New Delhi remains skittish about Chinese intentions on the border following the Depsang incursion earlier this year, when a lightly armed group of soldiers established a token — and temporary — position on the Indian side of the declared Chinese claim line for the first time since the war of 1962. The incident was contrived by Beijing, in part, to establish the Singh government’s commitment to bilateral relationship management, and to showcase a successful example of such management to audiences further east and southeast. The Indians haven’t seen matters in quite the same light and continue to seek reassurances as a precursor to negotiations on the boundary issue. The Indians have even gone so far as to trade their withdrawal from Western- and Japanese-led schemes to contain Chinese power in the Indo-Pacific with China’s acquiescence on issues of bilateral concern to New Delhi — political quiet on the border, foremost among these.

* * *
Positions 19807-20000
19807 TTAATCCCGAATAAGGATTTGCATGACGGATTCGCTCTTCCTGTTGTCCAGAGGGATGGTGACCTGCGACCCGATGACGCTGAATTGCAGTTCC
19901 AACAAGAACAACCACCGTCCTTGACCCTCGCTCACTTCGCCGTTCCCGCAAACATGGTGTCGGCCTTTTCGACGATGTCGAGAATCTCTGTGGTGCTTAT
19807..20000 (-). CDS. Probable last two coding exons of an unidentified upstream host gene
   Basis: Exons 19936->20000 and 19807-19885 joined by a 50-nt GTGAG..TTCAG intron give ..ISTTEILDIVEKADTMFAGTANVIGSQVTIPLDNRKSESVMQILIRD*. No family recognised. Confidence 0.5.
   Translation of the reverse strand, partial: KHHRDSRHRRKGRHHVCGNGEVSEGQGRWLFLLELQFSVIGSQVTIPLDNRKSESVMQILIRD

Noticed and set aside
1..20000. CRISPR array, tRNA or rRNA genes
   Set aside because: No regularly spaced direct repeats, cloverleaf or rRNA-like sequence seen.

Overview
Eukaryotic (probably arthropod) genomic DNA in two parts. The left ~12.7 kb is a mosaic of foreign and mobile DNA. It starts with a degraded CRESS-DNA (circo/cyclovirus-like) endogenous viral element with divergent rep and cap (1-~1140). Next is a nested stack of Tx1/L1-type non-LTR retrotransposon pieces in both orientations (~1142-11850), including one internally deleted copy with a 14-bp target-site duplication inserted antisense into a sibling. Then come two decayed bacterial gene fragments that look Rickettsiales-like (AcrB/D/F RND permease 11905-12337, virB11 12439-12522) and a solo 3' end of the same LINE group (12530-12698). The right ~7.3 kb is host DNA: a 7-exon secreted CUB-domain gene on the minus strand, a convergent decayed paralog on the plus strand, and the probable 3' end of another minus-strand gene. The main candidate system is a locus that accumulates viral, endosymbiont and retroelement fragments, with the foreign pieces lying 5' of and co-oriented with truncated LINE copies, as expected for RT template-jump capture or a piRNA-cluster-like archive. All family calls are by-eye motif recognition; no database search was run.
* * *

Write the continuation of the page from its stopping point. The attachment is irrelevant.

Devising a set of detailed rules that breathes life into the recently signed Border Defence Cooperation agreement is the next order of business. The topic of territorial incursion has served its purpose of focusing Indian minds on the cost–benefit equation of accommodating China’s strategic interests in the Indo-Pacific. Beijing’s episodic transgressions along the unmarked frontier are therefore expected to be gradually reined in. A push to formulate a mutually acceptable resolution is also likely to emerge. On two prior occasions — in 1960 and in the late 1970s — New Delhi failed to build upon principles-led offers of settlement based on maintaining the status quo; in 2005 it was quick to seize the Chinese initiative and draw up a consensual set of flexible political parameters to guide boundary settlement. New Delhi would be well advised to again stay attuned to Chinese hints in the period ahead.

Sourabh Gupta is Senior Research Associate at Samuels International Associates, Inc., Washington, DC.